Why federal deficit exists
With a national debt of $21.3 trillion, keeping the federal government’s spending within the limit of what revenue is taken in has become critical. Yet, after decades of warnings that needs to be done, political leaders have not found the will to make it happen.
Last week, it was reported the government ran up $76.9 billion in deficit spending during July. At that rate, the annual deficit may be the highest in six years.
How did that happen? Big-government backers complain about last year’s package of tax cuts. They have reduced revenue, thus increasing the deficit, they complain.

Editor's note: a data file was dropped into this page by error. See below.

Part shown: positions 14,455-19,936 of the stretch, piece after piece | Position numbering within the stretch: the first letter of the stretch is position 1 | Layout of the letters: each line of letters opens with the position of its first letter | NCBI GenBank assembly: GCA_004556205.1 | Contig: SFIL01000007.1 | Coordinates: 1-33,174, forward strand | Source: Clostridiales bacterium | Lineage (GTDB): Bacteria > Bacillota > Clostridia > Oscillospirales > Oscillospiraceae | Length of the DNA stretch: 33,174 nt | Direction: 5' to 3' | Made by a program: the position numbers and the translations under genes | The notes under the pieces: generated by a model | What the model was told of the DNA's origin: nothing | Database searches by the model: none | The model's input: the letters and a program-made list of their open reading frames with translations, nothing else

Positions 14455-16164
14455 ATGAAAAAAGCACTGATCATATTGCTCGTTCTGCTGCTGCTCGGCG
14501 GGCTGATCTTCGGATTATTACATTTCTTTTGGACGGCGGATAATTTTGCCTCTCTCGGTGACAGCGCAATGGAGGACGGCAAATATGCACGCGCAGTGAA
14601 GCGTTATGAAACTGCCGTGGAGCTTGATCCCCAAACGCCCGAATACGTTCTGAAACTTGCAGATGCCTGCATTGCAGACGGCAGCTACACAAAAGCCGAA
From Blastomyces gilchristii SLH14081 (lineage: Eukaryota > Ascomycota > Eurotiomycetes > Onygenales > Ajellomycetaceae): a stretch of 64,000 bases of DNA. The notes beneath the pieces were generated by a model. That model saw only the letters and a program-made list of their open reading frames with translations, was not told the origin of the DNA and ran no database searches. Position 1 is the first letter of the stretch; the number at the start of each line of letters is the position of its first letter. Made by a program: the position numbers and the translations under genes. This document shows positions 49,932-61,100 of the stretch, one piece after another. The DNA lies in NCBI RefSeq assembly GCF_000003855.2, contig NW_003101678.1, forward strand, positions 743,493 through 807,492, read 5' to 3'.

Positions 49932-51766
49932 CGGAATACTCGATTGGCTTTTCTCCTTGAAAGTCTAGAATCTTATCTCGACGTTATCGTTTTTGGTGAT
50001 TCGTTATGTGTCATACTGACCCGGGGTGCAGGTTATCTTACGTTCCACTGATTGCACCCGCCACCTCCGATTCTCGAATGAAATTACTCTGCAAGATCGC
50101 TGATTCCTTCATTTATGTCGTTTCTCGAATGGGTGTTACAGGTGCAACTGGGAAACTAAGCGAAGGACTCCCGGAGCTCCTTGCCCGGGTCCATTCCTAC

Well, yes. But look at the numbers: Thus far this year, federal government revenue is up by 1 percent. But spending also has increased, by 4.4 percent.
So Washington is taking more out of our pockets, even with the tax relief that appears to have jump-started the economy. Were revenue the only factor, we would be making a dent in the national debt.
But as long as spending continues to increase at a rate faster than revenue growth — or, for that matter, growth in the economy in general — deficits will persist.
Last week’s report underlines a point made about the debt: We don’t have a revenue problem. We have a spending problem.